Some kids in Michigan are literally fighting for their right to read. The state’s American Civil Liberties Union (ACLU) recently filed a class-action suit on behalf of eight students in the Highland Park School District who don’t read at grade level.
“This is a first-of-its-kind lawsuit asserting a child’s fundamental right to read,” says Kary Moss, executive director of the ACLU of Michigan, citing that the case is on behalf of the nearly 1,000 district K-12 public school students. “We represent these children because the state and school district have simply failed to teach them to read. We do this after a long and careful process of investigation that has made clear that none of those adults charged with the care of these children, under the Constitution and laws of this state, has done their jobs.”
The groundbreaking lawsuit says the state of Michigan, its agencies that oversee public education, and Highland Park Schools have violated students’ right to read as set forth by state law and Constitution. Also adding to the problem are “serious academic deficiencies caused by a documented lack of books, outdated materials, filthy classrooms and bathrooms,” says the ACLU.
Highland Park—once the home of Chrysler—has suffered a declining population and tax base, and ranks as one of the lowest achieving school districts in the nation. An independent reading assessment of Highland Park students found them reading between four and eight grades below grade level. In fact, less than 10 percent of district kids in third through eighth grade are proficient in reading and math, according to standardized test scores by the Michigan Education Assessment Program (MEAP). By eleventh grade, when students should be college-ready, 90 percent failed reading, 97 percent failed math, 94 percent failed writing, and 100 percent failed the social studies and science portions of the 2011-2012 Michigan Merit Exam (MME).
“Highland Park students want to be educated,” adds Moss. “However, their hopes and dreams for a future are being destroyed by an ineffective system that does not adequately prepare them for life beyond school. The capacity to learn is deeply rooted in the ability to achieve literacy. A child who cannot read will be disenfranchised in our society and economy for a lifetime.”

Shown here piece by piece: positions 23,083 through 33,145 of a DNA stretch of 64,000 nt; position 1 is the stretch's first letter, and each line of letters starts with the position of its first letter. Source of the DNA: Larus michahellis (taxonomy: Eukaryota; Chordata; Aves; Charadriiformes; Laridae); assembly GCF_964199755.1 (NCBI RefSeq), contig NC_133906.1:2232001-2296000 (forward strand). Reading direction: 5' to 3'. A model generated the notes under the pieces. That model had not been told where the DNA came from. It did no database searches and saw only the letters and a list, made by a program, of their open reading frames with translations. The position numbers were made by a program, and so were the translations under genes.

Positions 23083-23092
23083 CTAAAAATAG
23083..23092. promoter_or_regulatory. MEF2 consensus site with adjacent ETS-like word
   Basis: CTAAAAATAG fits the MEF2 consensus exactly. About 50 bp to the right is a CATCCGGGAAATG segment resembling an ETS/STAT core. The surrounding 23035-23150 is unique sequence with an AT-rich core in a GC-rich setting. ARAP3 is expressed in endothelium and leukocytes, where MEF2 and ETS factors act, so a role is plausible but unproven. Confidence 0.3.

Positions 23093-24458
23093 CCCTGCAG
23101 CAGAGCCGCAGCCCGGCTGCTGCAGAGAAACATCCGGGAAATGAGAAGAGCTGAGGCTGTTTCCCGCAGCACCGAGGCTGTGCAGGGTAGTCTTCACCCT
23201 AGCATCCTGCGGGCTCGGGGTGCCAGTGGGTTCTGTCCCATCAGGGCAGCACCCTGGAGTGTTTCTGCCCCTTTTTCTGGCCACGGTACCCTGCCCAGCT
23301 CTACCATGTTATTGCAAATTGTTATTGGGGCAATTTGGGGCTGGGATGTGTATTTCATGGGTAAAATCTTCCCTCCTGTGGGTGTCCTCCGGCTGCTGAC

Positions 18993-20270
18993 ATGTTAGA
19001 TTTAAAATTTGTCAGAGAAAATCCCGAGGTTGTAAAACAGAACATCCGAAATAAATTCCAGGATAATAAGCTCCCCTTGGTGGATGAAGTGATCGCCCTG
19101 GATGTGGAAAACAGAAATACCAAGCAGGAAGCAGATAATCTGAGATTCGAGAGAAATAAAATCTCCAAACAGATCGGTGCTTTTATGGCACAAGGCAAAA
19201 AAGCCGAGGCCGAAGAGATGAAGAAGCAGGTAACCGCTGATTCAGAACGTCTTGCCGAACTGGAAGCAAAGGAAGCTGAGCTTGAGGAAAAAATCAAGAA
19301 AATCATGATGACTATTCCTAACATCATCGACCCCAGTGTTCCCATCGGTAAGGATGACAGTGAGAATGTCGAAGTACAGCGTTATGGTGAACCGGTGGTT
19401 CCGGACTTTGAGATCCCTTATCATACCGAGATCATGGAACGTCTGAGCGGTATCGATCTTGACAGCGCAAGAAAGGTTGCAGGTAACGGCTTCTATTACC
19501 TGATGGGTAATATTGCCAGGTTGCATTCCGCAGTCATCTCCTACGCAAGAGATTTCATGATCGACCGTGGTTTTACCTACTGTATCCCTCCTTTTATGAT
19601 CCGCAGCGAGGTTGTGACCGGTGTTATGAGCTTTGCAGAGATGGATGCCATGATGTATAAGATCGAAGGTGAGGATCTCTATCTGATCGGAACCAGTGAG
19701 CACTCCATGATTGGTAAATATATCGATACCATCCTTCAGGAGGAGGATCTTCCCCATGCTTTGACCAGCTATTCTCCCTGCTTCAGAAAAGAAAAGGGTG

The lack of basic reading skills for Michigan students violates state law, which mandates the provision of “additional assistance” to children who fail to read at grade level, as well as the state’s Constitution, which requires that “the legislature shall maintain and support a system of free public elementary and secondary schools” and singles out education as an important state function, explains Moss.
Writing samples documented in an ACLU report on district test scores show the extent of the problem. In a letter to Governor Rick Snyder, a fourth grader assessed at a kindergarten to first grade reading level wrote, “this is what I what to do when I grow up at Bussness laddy what And can you give my a favorite By helping me to work my way up to keep up Jobs.”
Another student, a seventh grader who was assessed as reading at the third-grade level wrote, “I go to Barber foucs school. I wish it was batter [illegible] in the clean bathroom. batter teachers and batter lunch.”
Michelle Johnson is a Highland Park resident whose daughter will enter her junior year this fall, but she reads between five and seven levels below her grade. “No one can walk through the halls of Highland Park schools and say that this is a suitable and safe environment to learn,” Johnson says, adding that she spoke at nearly every public school meeting and went to school with her kids every day. “But nothing I do will work if the district and the state don’t meet me half way. All I am asking for is a full partner in my child’s education so that she can learn the basics: reading.”
The report went on to say that the 973 students attending Highland Park’s two K-8 schools and high school were less proficient in reading than students across the state, with 78 percent of Highland Park’s third graders failing to achieve reading proficiency on the 2011-2012 MEAP test, compared to 38 percent statewide. In seventh grade, 75 percent of Highland students didn’t meet reading proficiency, compared to 40 percent across the state.
“Many children have never been given a novel to read,” Moss says, adding that school libraries are usually closed and inaccessible to students.
The ACLU of Michigan alleges that the district is further hindered by a lack a counselors and assistant principals, that students can’t study at home because they’re forced to share outdated textbooks and return them at the end of the day, that school buildings are often filthy, unheated (in the winter, students must wear their winter parkas and gloves in class), and lack security, making easy for vagrants to move in and occupy unattended rooms.
“No case ever filed anywhere in the U.S. has addressed a school system in such dire straits,” says Mark Rosenbaum, a professor at the University of Michigan Law School and an ACLU cooperating attorney.
The lawsuit asks the state to use research-based methodologies to improve basic literacy skills that are administered by well-trained and supported professionals and monitored according to accepted standards of the profession.
“We ask that they put trained teachers in the classrooms,” says Moss. “We ask that they provide each child with the books they need. We ask that they provide safe and clean classrooms, bathrooms and hallways. We ask that they make a determined effort to help every child achieve reading and math literacy. We ask that they implement programs that are aimed at helping each child learn to read.”